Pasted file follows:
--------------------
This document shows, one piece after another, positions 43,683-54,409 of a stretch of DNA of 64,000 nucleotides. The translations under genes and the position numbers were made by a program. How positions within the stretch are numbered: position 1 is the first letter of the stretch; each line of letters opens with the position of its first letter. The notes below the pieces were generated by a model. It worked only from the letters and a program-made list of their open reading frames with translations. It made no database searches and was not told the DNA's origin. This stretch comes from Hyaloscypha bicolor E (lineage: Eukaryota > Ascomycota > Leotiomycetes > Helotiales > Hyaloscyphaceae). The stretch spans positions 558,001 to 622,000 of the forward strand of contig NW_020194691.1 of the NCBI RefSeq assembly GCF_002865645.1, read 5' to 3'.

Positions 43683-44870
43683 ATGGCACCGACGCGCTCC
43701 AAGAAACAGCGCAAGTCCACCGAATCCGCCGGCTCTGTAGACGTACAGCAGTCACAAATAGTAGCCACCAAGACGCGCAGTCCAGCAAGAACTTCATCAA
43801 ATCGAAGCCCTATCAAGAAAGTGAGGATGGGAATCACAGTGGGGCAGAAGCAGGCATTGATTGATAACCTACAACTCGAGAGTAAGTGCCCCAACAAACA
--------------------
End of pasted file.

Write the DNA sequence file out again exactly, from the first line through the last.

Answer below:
This document shows, one piece after another, positions 43,683-54,409 of a stretch of DNA of 64,000 nucleotides. The translations under genes and the position numbers were made by a program. How positions within the stretch are numbered: position 1 is the first letter of the stretch; each line of letters opens with the position of its first letter. The notes below the pieces were generated by a model. It worked only from the letters and a program-made list of their open reading frames with translations. It made no database searches and was not told the DNA's origin. This stretch comes from Hyaloscypha bicolor E (lineage: Eukaryota > Ascomycota > Leotiomycetes > Helotiales > Hyaloscyphaceae). The stretch spans positions 558,001 to 622,000 of the forward strand of contig NW_020194691.1 of the NCBI RefSeq assembly GCF_002865645.1, read 5' to 3'.

Positions 43683-44870
43683 ATGGCACCGACGCGCTCC
43701 AAGAAACAGCGCAAGTCCACCGAATCCGCCGGCTCTGTAGACGTACAGCAGTCACAAATAGTAGCCACCAAGACGCGCAGTCCAGCAAGAACTTCATCAA
43801 ATCGAAGCCCTATCAAGAAAGTGAGGATGGGAATCACAGTGGGGCAGAAGCAGGCATTGATTGATAACCTACAACTCGAGAGTAAGTGCCCCAACAAACA